Home > Analysis, Combinatorics, Geometry, Linear Algebra, puzzles, TeX/LaTeX > Where are the powers of two?

Where are the powers of two?

The following construction gives an interesting pairing map between the positive integers and the lattice of integer-valued points in the plane:

  • Place \boldsymbol{z}=1 at the origin.
  • For each level n \in \mathbb{N}, populate the 4n points of the plane on the square with vertices \big\{ (\pm n, 0), (0, \pm n) \big\}, starting from z=2(n^2-n+1) at the position (n,0), and going counter-clockwise.


After pairing enough positive integers on the lattice, pay attention to the powers of two: they all seem to be located on the same two horizontal lines: y=0 and y=2.


Is this statement true?

Note for example, the sequence of numbers on the axes:

  • On the negative branch of the x—axis we have the sequence w_n= 2(n^2+n+1)+2n+2. For n \geq 1, subtracting two units to these numbers will give us the values on the negative branch of the line y=2: \big\{ 8, 18, 32, 50, 72, 98, 128, \dotsc \big\}.

    Note the expression of these values: 2(n^2+n+1)+2n = 2n^2+4n+2. Assume there is a power of two that belongs to this sequence, say 2^m for some m \in \mathbb{N}. If this is the case, a simple solution of the quadratic equation 2n^2+4n+2 = 2^m gives: n = -1 \pm 2^{(m-1)/2}.

    In particular, one of those two solutions is always a positive integer, provided the exponent m is odd: 2^{(m-1)/2}-1.

    This proves that any power of two (greater than 4) with odd exponent m does indeed belong in the line y=2.

    How would the reader calculate its precise position in the lattice?

  • On the positive branch of the x—axis we have by construction, the sequence e_n = 2(n^2+n+1). For n \geq 1, adding two units to these numbers will give us the values on the positive branch of the line y=2: \big\{8, 16, 28, 44, 64, 88, 116, \dotsc \big\}

    And here is the challenge:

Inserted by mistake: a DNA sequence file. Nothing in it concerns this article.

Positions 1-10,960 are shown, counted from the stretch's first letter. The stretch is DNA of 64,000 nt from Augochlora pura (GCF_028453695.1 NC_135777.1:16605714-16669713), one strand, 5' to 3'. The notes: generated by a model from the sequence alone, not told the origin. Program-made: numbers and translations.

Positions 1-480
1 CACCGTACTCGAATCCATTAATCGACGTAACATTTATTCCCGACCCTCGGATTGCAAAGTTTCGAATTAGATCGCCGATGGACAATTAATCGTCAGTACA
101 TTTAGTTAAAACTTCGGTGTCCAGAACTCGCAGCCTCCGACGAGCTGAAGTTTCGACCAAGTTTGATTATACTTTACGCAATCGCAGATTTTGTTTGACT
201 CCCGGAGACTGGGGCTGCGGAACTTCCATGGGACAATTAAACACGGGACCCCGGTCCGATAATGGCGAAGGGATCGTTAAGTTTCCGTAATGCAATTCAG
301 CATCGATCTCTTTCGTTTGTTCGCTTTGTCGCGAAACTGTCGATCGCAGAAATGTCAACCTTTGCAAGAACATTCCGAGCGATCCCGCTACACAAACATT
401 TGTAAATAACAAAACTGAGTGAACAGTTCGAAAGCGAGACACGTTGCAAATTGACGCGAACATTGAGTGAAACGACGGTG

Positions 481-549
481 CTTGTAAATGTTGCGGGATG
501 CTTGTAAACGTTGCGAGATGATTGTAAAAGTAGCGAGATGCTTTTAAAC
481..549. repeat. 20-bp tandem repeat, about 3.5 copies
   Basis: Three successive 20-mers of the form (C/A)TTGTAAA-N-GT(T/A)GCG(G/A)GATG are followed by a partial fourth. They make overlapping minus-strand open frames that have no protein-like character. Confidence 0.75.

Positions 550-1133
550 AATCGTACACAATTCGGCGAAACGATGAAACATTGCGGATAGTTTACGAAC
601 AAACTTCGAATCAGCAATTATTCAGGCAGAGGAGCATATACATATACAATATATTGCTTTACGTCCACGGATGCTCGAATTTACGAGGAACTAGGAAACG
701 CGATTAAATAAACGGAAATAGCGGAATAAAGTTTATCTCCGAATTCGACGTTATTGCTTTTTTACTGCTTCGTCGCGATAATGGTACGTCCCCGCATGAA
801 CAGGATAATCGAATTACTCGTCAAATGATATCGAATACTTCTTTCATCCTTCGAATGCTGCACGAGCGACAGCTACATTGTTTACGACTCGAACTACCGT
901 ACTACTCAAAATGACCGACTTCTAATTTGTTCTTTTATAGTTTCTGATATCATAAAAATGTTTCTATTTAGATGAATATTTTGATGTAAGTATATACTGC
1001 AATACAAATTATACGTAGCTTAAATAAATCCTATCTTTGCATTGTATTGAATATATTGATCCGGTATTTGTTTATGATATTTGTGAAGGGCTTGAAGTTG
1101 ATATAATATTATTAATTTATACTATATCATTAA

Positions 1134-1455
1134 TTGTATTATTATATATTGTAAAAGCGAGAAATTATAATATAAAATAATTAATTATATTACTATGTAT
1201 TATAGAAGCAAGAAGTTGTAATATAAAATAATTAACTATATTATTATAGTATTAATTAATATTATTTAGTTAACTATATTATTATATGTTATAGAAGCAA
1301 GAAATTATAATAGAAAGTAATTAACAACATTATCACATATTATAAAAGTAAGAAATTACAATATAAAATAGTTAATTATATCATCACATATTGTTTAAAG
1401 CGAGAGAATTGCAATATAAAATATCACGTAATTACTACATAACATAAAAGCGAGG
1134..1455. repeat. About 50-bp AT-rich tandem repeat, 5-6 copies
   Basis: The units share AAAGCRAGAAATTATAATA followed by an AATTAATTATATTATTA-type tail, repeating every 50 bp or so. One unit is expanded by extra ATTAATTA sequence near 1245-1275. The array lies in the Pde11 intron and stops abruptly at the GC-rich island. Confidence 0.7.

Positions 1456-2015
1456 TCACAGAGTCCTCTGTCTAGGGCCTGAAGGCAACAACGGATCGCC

Is is true that all powers of two (greater than 4) with even exponent belong to the sequence with general term 2n^2+2n+4?

    If it is not the case:

    Is there a well-defined geometric structure (a set of lines, a parabola, etc) where all these powers of two belong?

    The reader has surely realized that all even numbers are located in the even horizontal lines: lines of the form y=2k for any value of k \in \mathbb{N}. If it is not the case that all powers of two greater than 4 belong in the line y=2 alone, then an answer to the previous question is obviously the set of even lines. But we want to do better than that:

    What is the minimal structure that contains them all?


Find below a \LaTeX code to represent arbitrarily large of paired integers on the grid following this scheme. It uses the tikz libraries:

	% Compute the maximum width of the box that contains all values from 0
	% to #1
	% Generate a grid big enough to hold all values
	\draw (-1*\width cm - 1.75cm, -1*\width cm - 1.75cm) 
		grid[step=1cm, ultra thin, gray]
	 	(\width cm + 1.75cm, \width cm + 1.75cm);
	% Place all integers in the lattice
	\filldraw (0,0) circle (2pt) node[below right]{$1$};
	\foreach \n in {0,..., \width}
		\foreach \k in {0,..., \n}
			\filldraw(\xa cm,\ya cm) circle (2pt) 
				node[below right]{$\za$};
			\filldraw(\xb cm,\yb cm) circle (2pt) 
				node[below right]{$\zb$};
			\filldraw(\xc cm,\yc cm) circle (2pt) 
				node[below right]{$\zc$};
			\filldraw(\xd cm,\yd cm) circle (2pt) 
				node[below right]{$\zd$};
  1. RV
    July 5, 2011 at 4:39 pm

    256 and 1024 do not “reside” on y=2.

    I doubt there is a finite degree polynomial curve “covering” all powers of two.

    Proving that no finite collection of lines “covers” all powers of two involves (or is equivalent) to showing that one cannot “approximate” the odd powers of 2 by perfect squares, within a given range (i.e. there should not exist an S>0 with the property that, for all M>0 there should exist a n_M>0 such that -S < 2^{2M+1} - n_M^2 < S).


    • July 7, 2011 at 9:28 am

      I see what you are trying. Also equivalently, if there is a horizontal line y=2k where an even-power of two 2^{2m} belongs, then the quantity 2^{2m+1}+1-4k must be a perfect square—as a matter of fact, an odd perfect square.

      In that case, every odd-power of two 2^{2m+1} can be written as an odd perfect square (congruent with one modulo 4) plus an odd positive integer (congruent with 3 modulo 4).


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